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Prostate Encyclopedia

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Posted by on Wednesday, September 8, 2010, 3:04
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Basics About the Prostate

Often described as a walnut or chestnut-shaped organ, the prostate is a gland that surrounds the beginning of the urethra. The prostate produces a milky fluid that provides nutrient to the sperm and is discharged into the urethra at the time of semen emission.

An organ exclusive to men, the development of the prostate is spurred by male hormones (especially testosterone). The rate of prostate growth decreases and may stop around age 20. A second growth period often occurs around age 45, as cells in the middle of the prostate start to reproduce more rapidly than normal. This growth may result in BPH or enlarged prostate.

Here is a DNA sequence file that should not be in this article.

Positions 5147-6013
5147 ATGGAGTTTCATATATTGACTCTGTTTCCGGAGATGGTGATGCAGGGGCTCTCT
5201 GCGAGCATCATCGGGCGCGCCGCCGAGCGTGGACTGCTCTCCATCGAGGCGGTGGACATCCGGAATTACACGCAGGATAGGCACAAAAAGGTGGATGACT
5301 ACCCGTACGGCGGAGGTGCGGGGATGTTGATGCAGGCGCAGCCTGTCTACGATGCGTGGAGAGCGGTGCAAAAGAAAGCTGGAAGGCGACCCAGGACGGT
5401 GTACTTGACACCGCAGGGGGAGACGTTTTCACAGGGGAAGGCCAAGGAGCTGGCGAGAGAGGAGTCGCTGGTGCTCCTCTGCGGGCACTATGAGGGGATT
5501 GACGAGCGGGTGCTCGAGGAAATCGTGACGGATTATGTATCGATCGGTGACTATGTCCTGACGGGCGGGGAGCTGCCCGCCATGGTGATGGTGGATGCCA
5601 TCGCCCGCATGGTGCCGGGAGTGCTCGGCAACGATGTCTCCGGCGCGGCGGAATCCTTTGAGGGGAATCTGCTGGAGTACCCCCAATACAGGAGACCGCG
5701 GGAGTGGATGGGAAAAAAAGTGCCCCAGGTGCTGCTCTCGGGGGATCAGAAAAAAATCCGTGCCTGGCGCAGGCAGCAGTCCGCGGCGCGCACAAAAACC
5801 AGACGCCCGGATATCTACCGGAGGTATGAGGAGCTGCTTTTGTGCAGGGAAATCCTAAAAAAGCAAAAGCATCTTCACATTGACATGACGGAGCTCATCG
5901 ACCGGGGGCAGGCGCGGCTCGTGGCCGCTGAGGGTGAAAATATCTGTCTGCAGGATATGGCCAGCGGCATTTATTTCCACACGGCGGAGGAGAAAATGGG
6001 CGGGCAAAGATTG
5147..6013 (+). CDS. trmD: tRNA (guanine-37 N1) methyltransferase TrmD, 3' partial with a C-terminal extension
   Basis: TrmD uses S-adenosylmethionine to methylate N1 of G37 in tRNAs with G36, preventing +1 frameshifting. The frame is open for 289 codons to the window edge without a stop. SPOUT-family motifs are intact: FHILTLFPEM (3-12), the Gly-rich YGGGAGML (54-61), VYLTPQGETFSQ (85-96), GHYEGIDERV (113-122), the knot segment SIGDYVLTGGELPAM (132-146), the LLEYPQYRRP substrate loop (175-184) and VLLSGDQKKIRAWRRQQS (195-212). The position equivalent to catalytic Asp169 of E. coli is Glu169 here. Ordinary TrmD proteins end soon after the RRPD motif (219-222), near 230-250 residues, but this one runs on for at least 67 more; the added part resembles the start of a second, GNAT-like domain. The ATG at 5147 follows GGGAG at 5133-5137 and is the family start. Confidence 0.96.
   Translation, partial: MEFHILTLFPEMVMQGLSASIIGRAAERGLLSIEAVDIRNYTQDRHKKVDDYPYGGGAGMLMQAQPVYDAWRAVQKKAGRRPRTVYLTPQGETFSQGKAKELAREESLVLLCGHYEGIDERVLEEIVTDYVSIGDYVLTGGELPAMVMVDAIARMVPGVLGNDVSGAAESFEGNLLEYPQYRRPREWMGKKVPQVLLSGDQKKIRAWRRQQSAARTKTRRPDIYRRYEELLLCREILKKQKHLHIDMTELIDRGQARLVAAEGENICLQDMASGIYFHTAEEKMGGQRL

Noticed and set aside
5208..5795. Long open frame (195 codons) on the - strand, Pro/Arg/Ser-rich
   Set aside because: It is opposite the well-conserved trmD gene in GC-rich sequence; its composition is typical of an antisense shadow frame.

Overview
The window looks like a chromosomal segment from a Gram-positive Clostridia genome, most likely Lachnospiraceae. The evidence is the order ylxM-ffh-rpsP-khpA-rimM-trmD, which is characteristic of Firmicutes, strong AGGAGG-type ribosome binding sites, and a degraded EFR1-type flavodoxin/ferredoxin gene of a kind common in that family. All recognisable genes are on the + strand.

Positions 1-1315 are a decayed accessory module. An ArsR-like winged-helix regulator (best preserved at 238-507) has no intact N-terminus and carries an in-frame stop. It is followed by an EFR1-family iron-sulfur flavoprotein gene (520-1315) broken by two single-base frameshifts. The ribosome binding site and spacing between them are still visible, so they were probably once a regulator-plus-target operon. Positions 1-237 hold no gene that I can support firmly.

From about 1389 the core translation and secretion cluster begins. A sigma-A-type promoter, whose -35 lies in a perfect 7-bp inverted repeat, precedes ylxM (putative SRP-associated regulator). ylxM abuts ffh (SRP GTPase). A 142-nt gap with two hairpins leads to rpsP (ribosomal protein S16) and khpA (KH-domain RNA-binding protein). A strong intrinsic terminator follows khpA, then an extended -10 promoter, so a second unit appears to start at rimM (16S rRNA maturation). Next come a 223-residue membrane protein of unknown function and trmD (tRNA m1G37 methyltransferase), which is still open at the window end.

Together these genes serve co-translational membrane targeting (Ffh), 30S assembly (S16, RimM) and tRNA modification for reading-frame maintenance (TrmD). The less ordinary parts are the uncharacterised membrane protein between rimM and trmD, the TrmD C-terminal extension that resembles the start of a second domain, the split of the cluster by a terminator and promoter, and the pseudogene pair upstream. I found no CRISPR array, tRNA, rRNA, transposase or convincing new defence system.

Prostate Gland — How it Works

Not all of the prostate’s functions are known. However, one of its main roles is to provide part of the fluid necessary for ejaculation. This milky-white fluid in semen provides nutrients to the sperm so that they can survive long enough to fertilize an ovum.

The prostate is not part of the urinary system, but because it surrounds the urethra and sits directly below the bladder, it can cause urinary problems. That’s why your primary doctor will often refer you to a urologist, a physician who specializes in the urinary system and male reproductive system, to see when you are experiencing prostate problems or prostate disease symptoms.



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